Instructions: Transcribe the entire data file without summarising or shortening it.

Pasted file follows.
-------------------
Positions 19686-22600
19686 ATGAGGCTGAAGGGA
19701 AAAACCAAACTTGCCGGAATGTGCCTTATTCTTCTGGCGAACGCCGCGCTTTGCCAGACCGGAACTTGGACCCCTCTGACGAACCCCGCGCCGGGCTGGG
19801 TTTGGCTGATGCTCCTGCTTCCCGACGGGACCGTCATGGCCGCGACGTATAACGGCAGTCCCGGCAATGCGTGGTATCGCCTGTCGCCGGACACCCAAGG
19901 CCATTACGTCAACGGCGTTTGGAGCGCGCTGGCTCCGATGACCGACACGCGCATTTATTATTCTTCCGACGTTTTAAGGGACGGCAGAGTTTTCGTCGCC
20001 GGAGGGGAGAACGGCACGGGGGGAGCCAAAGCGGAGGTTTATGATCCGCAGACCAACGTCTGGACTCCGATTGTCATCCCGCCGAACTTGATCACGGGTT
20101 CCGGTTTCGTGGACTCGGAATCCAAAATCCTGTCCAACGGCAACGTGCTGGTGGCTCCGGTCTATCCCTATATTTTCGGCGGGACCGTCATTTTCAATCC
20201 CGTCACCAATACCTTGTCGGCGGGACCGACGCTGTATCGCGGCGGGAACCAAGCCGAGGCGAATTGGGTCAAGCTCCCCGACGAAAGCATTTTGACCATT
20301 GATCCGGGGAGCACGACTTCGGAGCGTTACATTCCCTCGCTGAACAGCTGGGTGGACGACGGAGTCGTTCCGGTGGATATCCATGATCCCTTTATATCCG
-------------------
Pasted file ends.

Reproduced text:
Positions 19686-22600
19686 ATGAGGCTGAAGGGA
19701 AAAACCAAACTTGCCGGAATGTGCCTTATTCTTCTGGCGAACGCCGCGCTTTGCCAGACCGGAACTTGGACCCCTCTGACGAACCCCGCGCCGGGCTGGG
19801 TTTGGCTGATGCTCCTGCTTCCCGACGGGACCGTCATGGCCGCGACGTATAACGGCAGTCCCGGCAATGCGTGGTATCGCCTGTCGCCGGACACCCAAGG
19901 CCATTACGTCAACGGCGTTTGGAGCGCGCTGGCTCCGATGACCGACACGCGCATTTATTATTCTTCCGACGTTTTAAGGGACGGCAGAGTTTTCGTCGCC
20001 GGAGGGGAGAACGGCACGGGGGGAGCCAAAGCGGAGGTTTATGATCCGCAGACCAACGTCTGGACTCCGATTGTCATCCCGCCGAACTTGATCACGGGTT
20101 CCGGTTTCGTGGACTCGGAATCCAAAATCCTGTCCAACGGCAACGTGCTGGTGGCTCCGGTCTATCCCTATATTTTCGGCGGGACCGTCATTTTCAATCC
20201 CGTCACCAATACCTTGTCGGCGGGACCGACGCTGTATCGCGGCGGGAACCAAGCCGAGGCGAATTGGGTCAAGCTCCCCGACGAAAGCATTTTGACCATT
20301 GATCCGGGGAGCACGACTTCGGAGCGTTACATTCCCTCGCTGAACAGCTGGGTGGACGACGGAGTCGTTCCGGTGGATATCCATGATCCCTTTATATCCG